Items in AFP with MESH term: Tuberculosis, Pulmonary
ABSTRACT: The management of infants whose mothers are infected with the human immunodeficiency virus (HIV) involves minimizing the risk of vertical transmission of HIV, recognizing neonatal HIV infection early, preventing opportunistic infections, and addressing psychosocial issues. Maternal antiretroviral drug therapy during pregnancy and labor, followed by six weeks of neonatal zidovudine therapy, can significantly decrease the risk of vertical transmission. Additional antiretroviral drugs may be needed in some high-risk newborns. Elective cesarean section also may prevent vertical transmission of HIV. Virologic tests allow early diagnosis of HIV infection, facilitating the timely initiation of aggressive treatment and the prevention of opportunistic infections. Even when tests are negative, infants must be closely monitored until age 18 months to completely rule out HIV infection. Prophylaxis for Pneumocystis carinii pneumonia should be initiated when HIV-exposed infants are six weeks old and should be continued for at least four months, regardless of negative virologic tests, because P. carinii pneumonia is often the initial presentation of HIV infection in infants. Laboratory monitoring, screening for perinatal infections, appropriate social support, and other modifications of standard infant care are also necessary.
Management of Active Tuberculosis - Article
ABSTRACT: Although the overall incidence of tuberculosis has been declining in the United States, it remains an important public health concern, particularly among immigrants, homeless persons, and persons infected with human immunodeficiency virus. Patients who present with symptoms of active tuberculosis (e.g., cough, weight loss, or malaise with known exposure to the disease) should be evaluated. Three induced sputum samples for acid-fast bacillus smear and culture should be obtained from patients with findings of tuberculosis or suspicion for active disease. If the patient has manifestations of extrapulmonary tuberculosis, smears and cultures should be obtained from these sites. Most patients with active tuberculosis should be treated initially with isoniazid, rifampin, pyrazinamide, and ethambutol for eight weeks, followed by 18 weeks of treatment with isoniazid and rifampin if needed. Repeat cultures should be performed after the initial eight-week treatment.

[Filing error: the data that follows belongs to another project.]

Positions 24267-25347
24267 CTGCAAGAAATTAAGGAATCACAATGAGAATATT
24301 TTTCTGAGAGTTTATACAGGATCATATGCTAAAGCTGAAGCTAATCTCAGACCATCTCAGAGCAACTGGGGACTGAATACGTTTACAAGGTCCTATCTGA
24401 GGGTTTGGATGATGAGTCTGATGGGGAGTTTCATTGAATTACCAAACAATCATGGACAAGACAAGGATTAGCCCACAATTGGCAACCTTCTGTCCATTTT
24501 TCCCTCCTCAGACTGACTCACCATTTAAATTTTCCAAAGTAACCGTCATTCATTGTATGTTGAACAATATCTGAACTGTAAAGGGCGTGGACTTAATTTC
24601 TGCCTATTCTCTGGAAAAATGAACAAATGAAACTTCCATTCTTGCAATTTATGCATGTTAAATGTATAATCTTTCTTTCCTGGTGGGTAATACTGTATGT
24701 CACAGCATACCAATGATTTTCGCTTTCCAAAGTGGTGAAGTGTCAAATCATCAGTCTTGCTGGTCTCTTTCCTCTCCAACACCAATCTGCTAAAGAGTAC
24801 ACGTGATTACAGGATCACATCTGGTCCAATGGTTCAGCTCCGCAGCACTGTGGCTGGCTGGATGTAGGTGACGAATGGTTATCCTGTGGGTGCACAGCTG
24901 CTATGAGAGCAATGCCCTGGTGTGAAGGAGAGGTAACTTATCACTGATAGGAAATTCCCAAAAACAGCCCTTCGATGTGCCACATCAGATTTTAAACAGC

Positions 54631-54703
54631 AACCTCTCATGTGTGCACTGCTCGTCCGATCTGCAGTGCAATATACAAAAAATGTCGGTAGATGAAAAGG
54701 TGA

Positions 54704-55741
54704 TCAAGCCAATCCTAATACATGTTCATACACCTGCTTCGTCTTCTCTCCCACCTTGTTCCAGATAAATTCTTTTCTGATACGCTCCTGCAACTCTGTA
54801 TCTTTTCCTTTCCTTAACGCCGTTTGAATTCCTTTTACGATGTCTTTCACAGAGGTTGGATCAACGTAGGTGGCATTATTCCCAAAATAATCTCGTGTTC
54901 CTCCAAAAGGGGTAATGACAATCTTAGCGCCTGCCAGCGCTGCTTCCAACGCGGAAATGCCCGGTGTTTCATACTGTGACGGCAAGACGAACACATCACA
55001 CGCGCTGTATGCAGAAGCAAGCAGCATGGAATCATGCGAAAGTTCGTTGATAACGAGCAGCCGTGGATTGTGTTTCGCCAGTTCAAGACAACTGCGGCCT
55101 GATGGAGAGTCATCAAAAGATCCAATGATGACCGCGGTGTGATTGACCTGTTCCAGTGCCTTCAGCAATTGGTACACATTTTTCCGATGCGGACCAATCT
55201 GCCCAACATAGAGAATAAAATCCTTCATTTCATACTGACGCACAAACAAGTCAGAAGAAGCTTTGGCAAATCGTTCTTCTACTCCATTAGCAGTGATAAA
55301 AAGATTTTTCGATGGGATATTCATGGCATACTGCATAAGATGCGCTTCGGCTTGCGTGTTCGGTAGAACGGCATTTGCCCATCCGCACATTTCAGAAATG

Primary Care of International Adoptees - Article
ABSTRACT: International adoptees are presenting to family physicians with increasing frequency. U.S. citizens have adopted over 100,000 international children since 1979. Prospective parents may seek advice from their physician during the adoptive process. If available at all, medical information on the child is often scanty. History and physical examination alone are often insufficient for diagnosis of common problems in this population. Adoptive parents may have concerns about growth and development, and appropriate immunizations. In addition, bacterial, viral and parasitic infections endemic in countries of origin create unusual challenges for the U.S. primary care physician. A basic understanding of the process of international adoption, a skillful evaluation of the child and selected laboratory studies enable the family physician to support the prospective parents and assist in a smooth transition of the child into a new family.
ATS Adopts Diagnostic Standards for Tuberculosis - Practice Guidelines
CDC Calls for Tuberculosis Screening and Treatment for All Patients with HIV Infection - Special Medical Reports
Clinical Briefs - Clinical Briefs